UPDATE, with statements, from 21st Century Fox and Roger Ailes: Fox News’ parent company has issued a statement saying it has launched an internal review of Gretchen Carlson’s allegations. The statement comes about six hours after news broke Carlson had filed a lawsuit against Fox News boss Roger Ailes, claiming she was let go from Fox News Channel after rebuffing his sexual advances, and also making allegations about her former Fox & Friends co-host Steve Doocy. “The Company has seen the allegations against Mr. Ailes and Mr. Doocy,” 21st Century Fox said in the statement. “We take these matters seriously. While we have full confidence in Mr. Ailes and Mr. Doocy, who have served the company brilliantly for over two decades, we have commenced an internal review of the matter.”

Meanwhile, Ailes issued a statement, calling the lawsuit “offensive,” “wholly without merit” and saying it will be “defended vigorously.”

1st update, with additional details, background: Media erupted this morning with word Fox News Channel host Gretchen Carlson said she had been terminated from the cable news network and has filed a suit for sexual harassment and retaliation against Fox News chairman and CEO Roger Ailes, tweeting:

Her contract was terminated June 23, which is the day it ended, according to the civil action complaint (read it here) by lawyers at New Jersey-based Smith Mullin P.C.:


The lawsuit was filed in the Superior Court of New Jersey. Fox News has been contacted for comment but has not yet responded.

In the suit, Carlson says Ailes “has unlawfully retaliated against her “and sabotaged her career because she refused his sexual advances and complained about severe and pervasive sexual harassment.”

Carlson claims Ailes gave her the hook after “ostracizing, marginalizing and shunning” her, after making clear to her that these “‘problems’ would not have existed and could be solved, if she had a sexual relationship with him.”

“As a direct and proximate result of Carlson refusing Ailes’ sexual advances, and retaliation for Carlson’s complaints about discrimination and harassment, Ailes terminated her employment, causing her significant economic, emotional and professional harm,” Carlson claims in the filing.

Carlson, who previously worked for CBS News for five years, joined Fox News in 2005 and, for nearly eight years, was co-host of Fox & Friends. On or about September 3, 2008, she complained to her supervisor that the show’s co-host Steve Doocy had “created a hostile work environment by regularly treating her in a sexist and condescending way, including putting his hand on her and pulling down her arm to shush her during a live telecast.”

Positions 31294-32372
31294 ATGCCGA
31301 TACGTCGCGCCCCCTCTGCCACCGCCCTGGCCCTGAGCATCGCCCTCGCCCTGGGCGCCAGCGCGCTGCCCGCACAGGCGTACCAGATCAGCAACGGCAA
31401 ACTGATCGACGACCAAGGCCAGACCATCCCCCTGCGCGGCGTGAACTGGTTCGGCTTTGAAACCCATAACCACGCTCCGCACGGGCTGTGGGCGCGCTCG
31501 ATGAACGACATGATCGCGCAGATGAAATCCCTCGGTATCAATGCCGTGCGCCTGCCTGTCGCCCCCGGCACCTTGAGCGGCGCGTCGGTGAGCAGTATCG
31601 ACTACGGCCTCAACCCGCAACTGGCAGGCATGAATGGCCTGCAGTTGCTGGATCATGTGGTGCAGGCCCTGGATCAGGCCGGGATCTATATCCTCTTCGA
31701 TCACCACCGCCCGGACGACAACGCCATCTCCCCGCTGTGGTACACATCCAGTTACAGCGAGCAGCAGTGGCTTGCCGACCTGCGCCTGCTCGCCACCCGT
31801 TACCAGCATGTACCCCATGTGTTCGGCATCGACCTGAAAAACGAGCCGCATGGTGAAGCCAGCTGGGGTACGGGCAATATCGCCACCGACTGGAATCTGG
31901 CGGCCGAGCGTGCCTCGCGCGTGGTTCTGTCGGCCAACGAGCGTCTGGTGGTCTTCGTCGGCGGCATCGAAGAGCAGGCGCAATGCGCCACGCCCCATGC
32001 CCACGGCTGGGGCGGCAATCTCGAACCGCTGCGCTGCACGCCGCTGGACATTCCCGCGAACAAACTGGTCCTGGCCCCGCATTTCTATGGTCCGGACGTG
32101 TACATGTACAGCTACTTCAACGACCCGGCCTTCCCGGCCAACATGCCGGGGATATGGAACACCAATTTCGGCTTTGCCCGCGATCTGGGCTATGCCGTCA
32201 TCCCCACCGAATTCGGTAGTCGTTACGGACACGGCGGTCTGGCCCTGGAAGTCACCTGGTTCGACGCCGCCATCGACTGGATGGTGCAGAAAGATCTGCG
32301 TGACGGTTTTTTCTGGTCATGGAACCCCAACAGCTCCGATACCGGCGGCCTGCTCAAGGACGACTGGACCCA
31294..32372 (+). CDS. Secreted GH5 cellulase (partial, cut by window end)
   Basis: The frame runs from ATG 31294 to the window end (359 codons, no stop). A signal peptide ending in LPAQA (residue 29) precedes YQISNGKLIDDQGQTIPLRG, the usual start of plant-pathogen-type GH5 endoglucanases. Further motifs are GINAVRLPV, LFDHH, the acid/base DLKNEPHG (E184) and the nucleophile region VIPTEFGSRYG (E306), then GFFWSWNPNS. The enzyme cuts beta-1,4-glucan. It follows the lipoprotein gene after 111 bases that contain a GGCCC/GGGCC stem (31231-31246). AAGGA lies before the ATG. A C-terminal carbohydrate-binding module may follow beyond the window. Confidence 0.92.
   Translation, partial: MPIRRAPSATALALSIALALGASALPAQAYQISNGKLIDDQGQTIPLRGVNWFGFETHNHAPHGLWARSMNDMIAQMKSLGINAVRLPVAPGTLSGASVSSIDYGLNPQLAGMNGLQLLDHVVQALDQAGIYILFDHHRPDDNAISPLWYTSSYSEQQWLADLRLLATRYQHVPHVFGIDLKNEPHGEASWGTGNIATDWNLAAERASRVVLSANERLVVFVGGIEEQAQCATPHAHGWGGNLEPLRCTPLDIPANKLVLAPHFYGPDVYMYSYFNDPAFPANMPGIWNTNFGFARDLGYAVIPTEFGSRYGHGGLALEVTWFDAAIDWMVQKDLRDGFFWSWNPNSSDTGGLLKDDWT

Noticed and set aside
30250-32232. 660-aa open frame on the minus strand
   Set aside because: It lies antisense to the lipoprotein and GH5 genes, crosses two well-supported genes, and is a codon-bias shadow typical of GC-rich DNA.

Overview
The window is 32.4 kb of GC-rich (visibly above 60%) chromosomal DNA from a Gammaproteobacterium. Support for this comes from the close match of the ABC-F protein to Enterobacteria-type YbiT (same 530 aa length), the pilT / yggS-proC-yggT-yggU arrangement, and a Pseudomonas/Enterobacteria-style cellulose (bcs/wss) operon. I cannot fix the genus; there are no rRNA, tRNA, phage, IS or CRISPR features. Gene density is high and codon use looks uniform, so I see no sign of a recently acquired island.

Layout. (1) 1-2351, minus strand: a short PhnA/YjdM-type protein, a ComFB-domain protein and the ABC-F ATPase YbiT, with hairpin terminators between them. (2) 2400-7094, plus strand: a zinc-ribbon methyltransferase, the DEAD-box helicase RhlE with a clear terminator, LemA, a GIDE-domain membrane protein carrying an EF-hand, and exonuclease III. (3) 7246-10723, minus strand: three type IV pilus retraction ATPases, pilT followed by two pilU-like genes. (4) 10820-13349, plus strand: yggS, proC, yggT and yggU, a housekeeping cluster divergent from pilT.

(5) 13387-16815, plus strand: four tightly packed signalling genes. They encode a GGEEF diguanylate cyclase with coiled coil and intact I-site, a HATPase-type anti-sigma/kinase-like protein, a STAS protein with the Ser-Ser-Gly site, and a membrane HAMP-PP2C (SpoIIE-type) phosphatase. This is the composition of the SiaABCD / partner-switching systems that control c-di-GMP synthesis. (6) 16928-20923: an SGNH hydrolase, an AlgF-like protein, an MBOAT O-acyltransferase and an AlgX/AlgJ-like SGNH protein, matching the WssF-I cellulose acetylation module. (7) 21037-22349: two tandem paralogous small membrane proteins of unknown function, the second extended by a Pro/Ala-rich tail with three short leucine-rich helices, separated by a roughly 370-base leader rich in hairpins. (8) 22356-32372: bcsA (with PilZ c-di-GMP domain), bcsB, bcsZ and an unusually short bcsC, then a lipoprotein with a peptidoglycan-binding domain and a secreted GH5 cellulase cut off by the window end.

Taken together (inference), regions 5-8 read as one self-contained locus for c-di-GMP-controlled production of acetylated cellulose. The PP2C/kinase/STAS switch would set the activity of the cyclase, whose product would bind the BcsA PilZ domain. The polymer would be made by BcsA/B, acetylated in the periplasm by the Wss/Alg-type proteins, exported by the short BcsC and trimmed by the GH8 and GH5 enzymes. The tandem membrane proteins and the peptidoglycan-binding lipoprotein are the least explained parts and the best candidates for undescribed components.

Carlson also claims Doocy mocked her during commercial breaks, and belittled her contributions to the show, the suit says. Learning of those complaints, Ailes responded by calling Carlson a “man hater” and telling her she needed to learn to “get along with the boys,” the lawsuit says. After which Ailes began  “damaging her career” by assigning her fewer hard hitting political interviews, removing her from weekly appearances on the ‘Culture Warrior’ segment of The O’Reilly Factor” and reducing her appearances on her show’s 6 AM hour which had higher ratings.

She claims she was “fired” from Fox & Friends when she was reassigned to the 2 PM ET timeslot, “substantially reducing her compensation.”

When she met with Ailes in September of 2015 to discuss her complaints, she said in the suit he responded,  “I think you and I should have had a sexual relationship a long time ago and then you’d be good and better and I’d be good and better.”

It’s not the first time a female staffer has leveled such charges against Ailes, though it’s believed to be the first lawsuit. In the book “The Loudest Voice in the Room: How the Brilliant, Bombastic Roger Ailes Built Fox News – and Divided a Country,” author Gabriel Sherman wrote that television producer Randi Harrison claimed Ailes offered to hike her salary by $100 in the 80’s, if she would have sex with him on demand. Fox News denied that claim when the highly controversial book was published in 2014.

One year ago, Carlson wrote an essay in Huffington Post about her experiences with sexual harassment in the TV industry, citing three instances, none of which involved Fox News Channel or Ailes. Carlson alleged that, as she was ending her term as Miss America, a “top TV executive in New York” took her out to dinner to discuss her career but, while driving home “suddenly threw himself on top of me and stuck his tongue down my throat.”

A few months later, she had dinner with a top PR exec who promised to help segue her beauty-pageant background into a news media career, after which, in his car, he “abruptly put his hand on the back of my head and shoved my face into his crotch.”

And during her first job, at a TV station in Richmond, Virginia, the station’s cameraman who helped attach her microphone, reaching up under her blouse to hook it to her bra,  began talking, on the drive back to the station,  about how much he’d enjoyed touching her breasts.